News Archive (1999-2012) | 2013-current at LinuxGizmos | Current Tech News Portal |    About   

New ZigBee standard’s ready for multitouch remotes

Dec 22, 2010 — by LinuxDevices Staff — from the LinuxDevices Archive — 3 views

The ZigBee Alliance announced a new standard touted as a milestone in allowing IR (infrared) remote controls to be replaced by more modern RF (radio frequency) equivalents. “ZigBee Input Device” includes native support for multitouch and gestures, the ability to define special functionality, and mechanisms for updating devices that are already in the field, the group says.

The San Ramon, Calif.-based ZigBee Alliance calls its new ZigBee Input Device "the global standard for greener, innovative and easy-­to-­use mice, keyboards, wands, touchpads and other input devices used with computers and consumer electronics devices." Compared to 30-year-old IR technology, it will offer extended battery life, longer range, two way communications, and non-line-of-sight operation, adds the organization.

Using 2.4.GHz ZigBee technology — which, it's claimed, can co-exist with 802.11 Wi-Fi and Bluetooth without problems — ZigBee Input Device is said to build on the earlier ZigBee Remote Control standard. The latter, in turn, was built on top of the ZigBee RF4CE (Radio Frequency for Consumer Electronics) standard announced in March 2009 (see later in this story for details).

According to the Alliance, ZigBee RF4CE was designed for devices ranging from keyless entry systems, to garage door openers, to home entertainment devices. The upward-compatible ZigBee Input Device standard adds native support for multitouch and gesture commands, including pinching and zooming, the organization says.

It's said ZigBee Input Device-compliant products will provide the ability to define special functions "and enhanced performance beyond the standard behavior of a mouse, keyboard, or similar input device." Downloadable updates will allow new features to be added to devices at any time, the Alliance further claims.

Devices will be easy to use via simple push-button pairing, says the Alliance. They'll have no trouble interoperating with existing ZigBee Remote Control-equipped HDTVs, set-top boxes, and other products, the organization adds.

Bob Heile, chairman of the ZigBee Alliance, stated, "ZigBee Input Device offers CE and computer accessory manufacturers a standard that makes their products greener and more intelligent. It builds on the existing ZigBee Remote Control standard, adding features to enable a richer entertainment experience. It also gives set-­top boxes, HDTVs and other consumer electronics device manufacturers a significant additional market capability."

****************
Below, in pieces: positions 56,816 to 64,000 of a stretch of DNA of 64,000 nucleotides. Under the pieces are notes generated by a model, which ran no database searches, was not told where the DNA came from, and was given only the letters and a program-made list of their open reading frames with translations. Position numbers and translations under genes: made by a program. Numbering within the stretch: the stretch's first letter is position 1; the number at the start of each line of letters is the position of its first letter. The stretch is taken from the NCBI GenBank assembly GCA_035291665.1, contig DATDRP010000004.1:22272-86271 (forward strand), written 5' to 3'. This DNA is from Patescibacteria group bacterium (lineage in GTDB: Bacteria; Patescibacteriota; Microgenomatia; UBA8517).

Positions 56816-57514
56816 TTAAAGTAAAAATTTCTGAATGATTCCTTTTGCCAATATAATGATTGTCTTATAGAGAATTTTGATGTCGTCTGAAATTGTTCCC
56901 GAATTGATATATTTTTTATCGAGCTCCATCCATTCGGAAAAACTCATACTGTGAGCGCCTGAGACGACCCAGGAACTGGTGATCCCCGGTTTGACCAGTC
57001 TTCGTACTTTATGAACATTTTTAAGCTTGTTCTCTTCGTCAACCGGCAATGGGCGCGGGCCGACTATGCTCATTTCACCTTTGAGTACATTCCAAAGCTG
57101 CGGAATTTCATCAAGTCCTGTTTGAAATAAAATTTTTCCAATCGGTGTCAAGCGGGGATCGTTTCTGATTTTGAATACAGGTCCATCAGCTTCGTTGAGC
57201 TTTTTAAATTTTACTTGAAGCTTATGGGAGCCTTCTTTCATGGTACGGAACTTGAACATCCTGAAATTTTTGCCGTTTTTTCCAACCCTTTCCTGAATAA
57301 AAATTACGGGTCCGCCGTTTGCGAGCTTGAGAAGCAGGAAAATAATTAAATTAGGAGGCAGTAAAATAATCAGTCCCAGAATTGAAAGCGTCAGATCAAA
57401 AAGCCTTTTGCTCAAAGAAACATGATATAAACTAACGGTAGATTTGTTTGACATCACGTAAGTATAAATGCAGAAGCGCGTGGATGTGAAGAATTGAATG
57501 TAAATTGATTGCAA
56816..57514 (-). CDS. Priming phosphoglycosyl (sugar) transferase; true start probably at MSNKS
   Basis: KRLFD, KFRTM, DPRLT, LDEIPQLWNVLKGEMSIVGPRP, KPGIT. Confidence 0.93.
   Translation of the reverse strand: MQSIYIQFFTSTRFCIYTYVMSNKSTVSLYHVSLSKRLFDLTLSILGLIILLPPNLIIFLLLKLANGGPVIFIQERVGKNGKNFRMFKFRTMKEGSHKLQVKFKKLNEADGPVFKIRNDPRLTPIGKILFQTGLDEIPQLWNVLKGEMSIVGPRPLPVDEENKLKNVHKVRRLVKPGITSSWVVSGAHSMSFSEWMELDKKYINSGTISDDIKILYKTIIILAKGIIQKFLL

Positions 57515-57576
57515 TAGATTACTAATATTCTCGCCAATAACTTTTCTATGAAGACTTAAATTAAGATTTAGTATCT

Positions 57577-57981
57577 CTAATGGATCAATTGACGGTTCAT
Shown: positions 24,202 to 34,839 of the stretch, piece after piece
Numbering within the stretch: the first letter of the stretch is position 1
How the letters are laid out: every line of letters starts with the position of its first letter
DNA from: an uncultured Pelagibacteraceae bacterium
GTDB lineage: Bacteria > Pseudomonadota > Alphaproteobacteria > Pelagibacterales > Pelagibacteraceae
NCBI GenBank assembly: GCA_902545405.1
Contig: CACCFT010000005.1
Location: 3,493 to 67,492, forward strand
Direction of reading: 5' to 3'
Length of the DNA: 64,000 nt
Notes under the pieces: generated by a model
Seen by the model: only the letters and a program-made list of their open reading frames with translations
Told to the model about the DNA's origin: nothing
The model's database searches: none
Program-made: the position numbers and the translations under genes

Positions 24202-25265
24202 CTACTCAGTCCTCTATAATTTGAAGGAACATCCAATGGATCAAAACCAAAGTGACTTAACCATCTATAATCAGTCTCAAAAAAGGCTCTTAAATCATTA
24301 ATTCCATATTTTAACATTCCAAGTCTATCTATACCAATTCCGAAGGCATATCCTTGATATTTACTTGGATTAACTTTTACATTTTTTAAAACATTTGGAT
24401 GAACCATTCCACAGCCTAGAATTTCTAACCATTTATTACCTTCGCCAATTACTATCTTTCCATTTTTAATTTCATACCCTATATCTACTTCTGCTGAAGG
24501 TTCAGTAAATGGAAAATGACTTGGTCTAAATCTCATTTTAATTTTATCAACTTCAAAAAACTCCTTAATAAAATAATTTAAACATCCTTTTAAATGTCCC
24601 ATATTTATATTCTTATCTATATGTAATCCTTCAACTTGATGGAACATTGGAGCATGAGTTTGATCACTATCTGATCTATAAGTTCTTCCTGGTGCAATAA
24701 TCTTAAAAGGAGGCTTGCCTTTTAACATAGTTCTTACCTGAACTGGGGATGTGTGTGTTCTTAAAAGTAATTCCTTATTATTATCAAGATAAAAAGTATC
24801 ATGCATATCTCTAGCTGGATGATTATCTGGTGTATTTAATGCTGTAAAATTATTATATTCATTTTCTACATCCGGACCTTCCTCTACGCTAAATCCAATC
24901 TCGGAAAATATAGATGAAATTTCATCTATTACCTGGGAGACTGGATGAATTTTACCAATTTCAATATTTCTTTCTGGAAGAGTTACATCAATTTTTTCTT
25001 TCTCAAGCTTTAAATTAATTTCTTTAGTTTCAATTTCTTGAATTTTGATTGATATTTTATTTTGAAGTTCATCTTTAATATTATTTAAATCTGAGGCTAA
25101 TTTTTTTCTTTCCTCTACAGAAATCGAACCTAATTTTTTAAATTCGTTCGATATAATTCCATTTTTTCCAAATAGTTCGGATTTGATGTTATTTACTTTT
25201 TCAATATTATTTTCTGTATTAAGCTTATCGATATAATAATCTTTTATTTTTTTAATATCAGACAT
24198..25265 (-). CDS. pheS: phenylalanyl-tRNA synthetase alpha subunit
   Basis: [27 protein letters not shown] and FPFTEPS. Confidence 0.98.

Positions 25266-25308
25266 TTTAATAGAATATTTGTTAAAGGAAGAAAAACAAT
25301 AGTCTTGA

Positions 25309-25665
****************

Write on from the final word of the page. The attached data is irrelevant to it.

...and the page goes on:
The new standard is now available to the approximately 400 members of the ZigBee Alliance, according to the group. However, no word was provided about when products employing it will be marketed.

Background on RF4CE

Based on the 2.4GHz PHY/MAC IEEE 802.15.4 standard, ZigBee RF4CE was the result of a merger between the RF4CE consortium — whose founding members were Panasonic, Philips, Samsung, and Sony — and the ZigBee Alliance. It's said one of several factors driving its adoption was the increasing screen sizes on plasma and LCD televisions, whose stray IR output was forcing manufacturers to use multiple, larger LEDs on their remote controls.

ZigBee RF4CE network architecture

According to the Alliance, ZigBee RF4CE (see backgrounder in PDF format) uses three channels (15, 20, and 25) in the 2.4GHz range, being able to operate on one or more of them. The technology uses PANs (personal area networks) with two types of devices, the group adds: target devices, which can start networks in their own right, and controller devices, which can join previously started networks.

A sample ZigBee RF4CE network

The Alliance-supplied figure above illustrates three target devices — a TV, a DVD player, and a CD player, each of which creates its own ZigBee RF4CE PAN. Dedicated remote controls are paired to each target device, but a multifunction remote control may be added to the network by successively pairing to each target, the organization explains.

Among the many vendors involved with ZigBee RF4CE is Freescale, which created SynkroRF, the lightweight networking stack that was built on top of 802.15.4 and formed the basis of RF4CE. In August, Freescale announced its MC1323x family of ZigBee RF4CE SoC (system on chips), incorporating 8-bit microcontrollers, 802.15.4 radios, flash memory, and RAM.

In September, meanwhile, Texas Instruments (TI) announced what it touted as "the first fully optimized IEEE 802.15.4 system-on-chip." The company says its CC2533 includes a "best-in-class transceiver," 64KB or 96KB of programmable flash for ZigBee RF4CE, a downloadable "RemoTI" protocol stack, plus peripherals including five-channel DMA, 23 GPIOs, two USARTs, SPI, I2C, and four timers.

Both the Freescale and TI devices for ZigBee RF4CE are said to be sampling now. We haven't seen word, however, on whether the newly announced ZigBee Input Device standard will require additional hardware that has yet to be announced.

This article was originally published on and has been donated to the open source community by QuinStreet Inc. Please visit for up-to-date news and articles about Linux and open source.

Comments are closed.